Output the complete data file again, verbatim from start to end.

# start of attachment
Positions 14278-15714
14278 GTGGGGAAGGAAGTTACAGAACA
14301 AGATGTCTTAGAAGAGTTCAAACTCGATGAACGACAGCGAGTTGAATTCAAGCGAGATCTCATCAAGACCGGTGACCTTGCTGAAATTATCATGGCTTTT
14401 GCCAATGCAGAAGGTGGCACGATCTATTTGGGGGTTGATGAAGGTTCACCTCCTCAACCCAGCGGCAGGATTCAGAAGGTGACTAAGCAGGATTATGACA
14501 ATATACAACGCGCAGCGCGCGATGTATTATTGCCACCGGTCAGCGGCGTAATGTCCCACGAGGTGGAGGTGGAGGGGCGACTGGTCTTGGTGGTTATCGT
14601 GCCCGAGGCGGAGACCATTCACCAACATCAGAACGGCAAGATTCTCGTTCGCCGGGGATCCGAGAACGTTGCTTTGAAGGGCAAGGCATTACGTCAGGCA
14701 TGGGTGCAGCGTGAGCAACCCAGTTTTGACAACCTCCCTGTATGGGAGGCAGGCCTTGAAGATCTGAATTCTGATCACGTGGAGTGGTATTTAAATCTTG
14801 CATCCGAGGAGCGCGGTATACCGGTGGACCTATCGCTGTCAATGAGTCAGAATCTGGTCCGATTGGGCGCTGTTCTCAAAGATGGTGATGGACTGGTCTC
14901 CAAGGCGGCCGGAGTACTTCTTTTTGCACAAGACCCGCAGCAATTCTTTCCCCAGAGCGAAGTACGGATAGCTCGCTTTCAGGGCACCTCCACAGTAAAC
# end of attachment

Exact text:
Positions 14278-15714
14278 GTGGGGAAGGAAGTTACAGAACA
14301 AGATGTCTTAGAAGAGTTCAAACTCGATGAACGACAGCGAGTTGAATTCAAGCGAGATCTCATCAAGACCGGTGACCTTGCTGAAATTATCATGGCTTTT
14401 GCCAATGCAGAAGGTGGCACGATCTATTTGGGGGTTGATGAAGGTTCACCTCCTCAACCCAGCGGCAGGATTCAGAAGGTGACTAAGCAGGATTATGACA
14501 ATATACAACGCGCAGCGCGCGATGTATTATTGCCACCGGTCAGCGGCGTAATGTCCCACGAGGTGGAGGTGGAGGGGCGACTGGTCTTGGTGGTTATCGT
14601 GCCCGAGGCGGAGACCATTCACCAACATCAGAACGGCAAGATTCTCGTTCGCCGGGGATCCGAGAACGTTGCTTTGAAGGGCAAGGCATTACGTCAGGCA
14701 TGGGTGCAGCGTGAGCAACCCAGTTTTGACAACCTCCCTGTATGGGAGGCAGGCCTTGAAGATCTGAATTCTGATCACGTGGAGTGGTATTTAAATCTTG
14801 CATCCGAGGAGCGCGGTATACCGGTGGACCTATCGCTGTCAATGAGTCAGAATCTGGTCCGATTGGGCGCTGTTCTCAAAGATGGTGATGGACTGGTCTC
14901 CAAGGCGGCCGGAGTACTTCTTTTTGCACAAGACCCGCAGCAATTCTTTCCCCAGAGCGAAGTACGGATAGCTCGCTTTCAGGGCACCTCCACAGTAAAC